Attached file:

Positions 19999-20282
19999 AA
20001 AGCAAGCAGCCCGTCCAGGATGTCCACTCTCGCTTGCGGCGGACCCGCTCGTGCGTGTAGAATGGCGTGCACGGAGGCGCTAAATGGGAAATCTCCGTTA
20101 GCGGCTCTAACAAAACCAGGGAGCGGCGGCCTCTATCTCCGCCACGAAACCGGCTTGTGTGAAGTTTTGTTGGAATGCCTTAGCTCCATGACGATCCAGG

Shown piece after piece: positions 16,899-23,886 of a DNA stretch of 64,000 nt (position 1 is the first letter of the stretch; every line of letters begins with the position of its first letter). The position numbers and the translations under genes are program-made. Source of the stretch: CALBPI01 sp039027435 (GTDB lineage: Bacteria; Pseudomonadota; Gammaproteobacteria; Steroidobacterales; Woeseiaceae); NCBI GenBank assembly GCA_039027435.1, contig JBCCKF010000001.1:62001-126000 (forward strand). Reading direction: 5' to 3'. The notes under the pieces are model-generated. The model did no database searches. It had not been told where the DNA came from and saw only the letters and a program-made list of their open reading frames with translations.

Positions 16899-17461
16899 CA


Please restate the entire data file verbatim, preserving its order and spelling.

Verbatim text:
Positions 19999-20282
19999 AA
20001 AGCAAGCAGCCCGTCCAGGATGTCCACTCTCGCTTGCGGCGGACCCGCTCGTGCGTGTAGAATGGCGTGCACGGAGGCGCTAAATGGGAAATCTCCGTTA
20101 GCGGCTCTAACAAAACCAGGGAGCGGCGGCCTCTATCTCCGCCACGAAACCGGCTTGTGTGAAGTTTTGTTGGAATGCCTTAGCTCCATGACGATCCAGG

Shown piece after piece: positions 16,899-23,886 of a DNA stretch of 64,000 nt (position 1 is the first letter of the stretch; every line of letters begins with the position of its first letter). The position numbers and the translations under genes are program-made. Source of the stretch: CALBPI01 sp039027435 (GTDB lineage: Bacteria; Pseudomonadota; Gammaproteobacteria; Steroidobacterales; Woeseiaceae); NCBI GenBank assembly GCA_039027435.1, contig JBCCKF010000001.1:62001-126000 (forward strand). Reading direction: 5' to 3'. The notes under the pieces are model-generated. The model did no database searches. It had not been told where the DNA came from and saw only the letters and a program-made list of their open reading frames with translations.

Positions 16899-17461
16899 CA